… phrase made popular during the sixties thanks to the Broadway play “Cabaret”. The same affirms that we are mainly dependent on money in order to make things happen. Traveling is not an exception.
Traveling creates a financial commitment, which once the ball gets rolling will be hard to stop.
Creating a budget is of the utmost importance as the same will tell us if the trip is viable or not according to the personal circumstances y finances we all have. It serves as a guide to indicate how much money is needed and can be spent when traveling.
How do we come about making a budget? We can start by segregating items into two main expense categories, one for “Pre-Travel” and the other for the actual “Trip”.
“Pre-Travel” expenses can represent over 40% of the total costs to be incurred. Expenses include in this category are: Transportation (Air fare, Railroads, etc.) to the final destination, reservations for lodgings (some offers require full payment up-front or at least a deposit), guided tours and the cost of entry fees / tickets to the different attractions to be visited. There are some attractions which due to the high volume of visitors, you will need to get tickets in advance. In our case, the Alhambra in Granada
and the Royal Palace in Madrid, to name a few and two attractions for which had to advance purchase our tickets.
Other expenses we incurred prior to our trip (Pre-Travel) were those related to luggage, clothing, shoes / sneakers, passports and visas, etc.
Now comes the other part, determining the budget for the actual “trip”. What should we consider? In our 2017 trip of 7 cities in Spain, we included: local city transportation, tickets for attractions not requiring reservations, meals and entertainment, souvenirs / gifts and amounts to cover balances on amounts due for lodgings. It is important to make allowances for emergencies. One never knows what unfortunate event may occur or if you have an ill reaction to meals.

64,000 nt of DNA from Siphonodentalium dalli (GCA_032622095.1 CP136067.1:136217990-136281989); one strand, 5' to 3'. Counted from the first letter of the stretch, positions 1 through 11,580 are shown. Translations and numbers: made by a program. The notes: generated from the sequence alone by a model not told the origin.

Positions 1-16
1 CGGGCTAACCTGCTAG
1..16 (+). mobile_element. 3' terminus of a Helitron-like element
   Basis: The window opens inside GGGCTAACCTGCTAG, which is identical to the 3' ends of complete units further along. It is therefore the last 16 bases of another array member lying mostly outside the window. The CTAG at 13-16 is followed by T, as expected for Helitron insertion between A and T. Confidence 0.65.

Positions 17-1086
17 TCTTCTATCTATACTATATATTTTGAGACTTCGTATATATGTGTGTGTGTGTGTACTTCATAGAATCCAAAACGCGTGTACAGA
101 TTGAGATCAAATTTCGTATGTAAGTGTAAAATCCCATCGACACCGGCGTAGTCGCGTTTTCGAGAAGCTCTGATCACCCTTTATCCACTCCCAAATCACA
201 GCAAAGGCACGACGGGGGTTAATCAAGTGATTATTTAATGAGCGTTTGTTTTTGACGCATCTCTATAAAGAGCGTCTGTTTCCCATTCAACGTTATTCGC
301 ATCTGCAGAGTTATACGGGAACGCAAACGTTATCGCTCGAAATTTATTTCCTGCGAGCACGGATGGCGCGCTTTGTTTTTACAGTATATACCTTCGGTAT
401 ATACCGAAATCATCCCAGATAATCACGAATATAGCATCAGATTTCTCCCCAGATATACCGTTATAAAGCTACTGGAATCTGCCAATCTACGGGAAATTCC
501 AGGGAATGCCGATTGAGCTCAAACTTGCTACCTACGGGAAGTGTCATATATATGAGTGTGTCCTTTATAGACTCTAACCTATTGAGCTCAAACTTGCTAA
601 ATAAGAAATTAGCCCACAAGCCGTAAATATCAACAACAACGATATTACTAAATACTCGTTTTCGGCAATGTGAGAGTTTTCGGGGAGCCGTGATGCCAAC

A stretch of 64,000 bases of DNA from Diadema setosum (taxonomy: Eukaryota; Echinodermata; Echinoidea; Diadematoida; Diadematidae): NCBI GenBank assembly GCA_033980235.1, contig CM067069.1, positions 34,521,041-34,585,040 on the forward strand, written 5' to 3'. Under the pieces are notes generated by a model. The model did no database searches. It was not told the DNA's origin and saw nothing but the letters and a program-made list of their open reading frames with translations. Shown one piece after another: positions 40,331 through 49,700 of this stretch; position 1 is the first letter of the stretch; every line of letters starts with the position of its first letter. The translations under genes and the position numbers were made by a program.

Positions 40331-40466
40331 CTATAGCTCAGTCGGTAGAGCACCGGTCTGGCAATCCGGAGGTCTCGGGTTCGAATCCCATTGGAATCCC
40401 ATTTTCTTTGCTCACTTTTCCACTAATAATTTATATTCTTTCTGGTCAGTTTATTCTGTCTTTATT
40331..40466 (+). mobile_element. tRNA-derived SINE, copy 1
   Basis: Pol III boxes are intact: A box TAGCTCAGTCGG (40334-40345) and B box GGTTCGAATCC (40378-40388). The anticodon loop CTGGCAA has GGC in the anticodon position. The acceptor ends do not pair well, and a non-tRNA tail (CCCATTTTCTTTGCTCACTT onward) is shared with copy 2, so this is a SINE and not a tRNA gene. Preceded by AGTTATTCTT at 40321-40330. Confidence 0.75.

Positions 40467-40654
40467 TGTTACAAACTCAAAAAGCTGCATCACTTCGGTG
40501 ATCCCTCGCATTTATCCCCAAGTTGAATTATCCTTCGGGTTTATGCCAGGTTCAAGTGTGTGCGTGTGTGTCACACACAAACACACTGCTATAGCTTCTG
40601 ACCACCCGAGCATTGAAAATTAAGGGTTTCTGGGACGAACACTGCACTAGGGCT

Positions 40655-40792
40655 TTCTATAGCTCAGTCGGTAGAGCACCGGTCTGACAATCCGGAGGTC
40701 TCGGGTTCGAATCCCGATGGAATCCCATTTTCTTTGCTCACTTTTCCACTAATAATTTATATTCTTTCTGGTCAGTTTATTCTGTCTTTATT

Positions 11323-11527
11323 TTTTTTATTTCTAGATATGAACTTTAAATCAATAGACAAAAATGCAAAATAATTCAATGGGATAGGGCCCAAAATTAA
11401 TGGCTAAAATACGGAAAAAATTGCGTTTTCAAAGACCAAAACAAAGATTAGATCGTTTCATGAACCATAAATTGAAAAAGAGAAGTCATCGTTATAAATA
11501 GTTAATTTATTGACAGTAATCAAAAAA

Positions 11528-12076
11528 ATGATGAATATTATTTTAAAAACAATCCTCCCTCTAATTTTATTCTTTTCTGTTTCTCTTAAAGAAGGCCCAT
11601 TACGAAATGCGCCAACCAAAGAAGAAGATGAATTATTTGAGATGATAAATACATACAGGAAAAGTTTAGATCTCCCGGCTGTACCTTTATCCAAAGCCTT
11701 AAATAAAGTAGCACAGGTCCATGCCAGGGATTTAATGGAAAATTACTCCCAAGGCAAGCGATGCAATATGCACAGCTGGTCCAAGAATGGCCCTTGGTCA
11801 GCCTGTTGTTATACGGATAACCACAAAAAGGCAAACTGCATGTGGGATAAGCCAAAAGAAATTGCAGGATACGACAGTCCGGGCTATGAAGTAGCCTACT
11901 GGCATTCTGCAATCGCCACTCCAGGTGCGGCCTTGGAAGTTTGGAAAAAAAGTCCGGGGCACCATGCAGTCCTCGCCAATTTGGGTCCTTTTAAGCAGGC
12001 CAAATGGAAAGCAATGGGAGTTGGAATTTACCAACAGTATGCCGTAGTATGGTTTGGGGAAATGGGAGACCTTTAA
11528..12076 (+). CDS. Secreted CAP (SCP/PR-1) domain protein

The easiest way to set up your budget items / expenses is using the trip itinerary. Day by day, making a list of the cities / sites to be visited.
For example, we will visit Madrid on the 29th through the 31st of October 2018. On the 29th we plan to visit the Prado Museum and the Royal Palace.
Tickets to each one are $39.00 and $27.00 (respectively for 2 adults). We will need to take a bus to these from the hotel at a cos of 2€. We’ll have lunch at the Museum and enjoy some “tapas” on our way back during the evening (budget items such consider meals, snacks and liquids to keep hydrated).
In regards to the “tapas”(bar snacks), we take advantage of the specials on cold beers and “tapas” (usually free) and this allows us to save on meals. Honestly, all are delicious.
Game on!!! Once we have completed the budget, we now can determine the total cost of the trip and stat making some decisions. How will I finance this trip? Do I save up for it or borrow? The answers to such questions will let us know if this is doable or if adjustments are needed in order to make the trip a reality.
The budget should serve as a guide and is not intended to be a straight jacket in terms of what actually will be spent. Our experience tells us that budget targets are never met. Nevertheless, it is important to have a general idea of the economic resources needed to travel comfortably.
Indeed, to travel is a pleasantry and without any economic concerns, it’ll be more pleasant.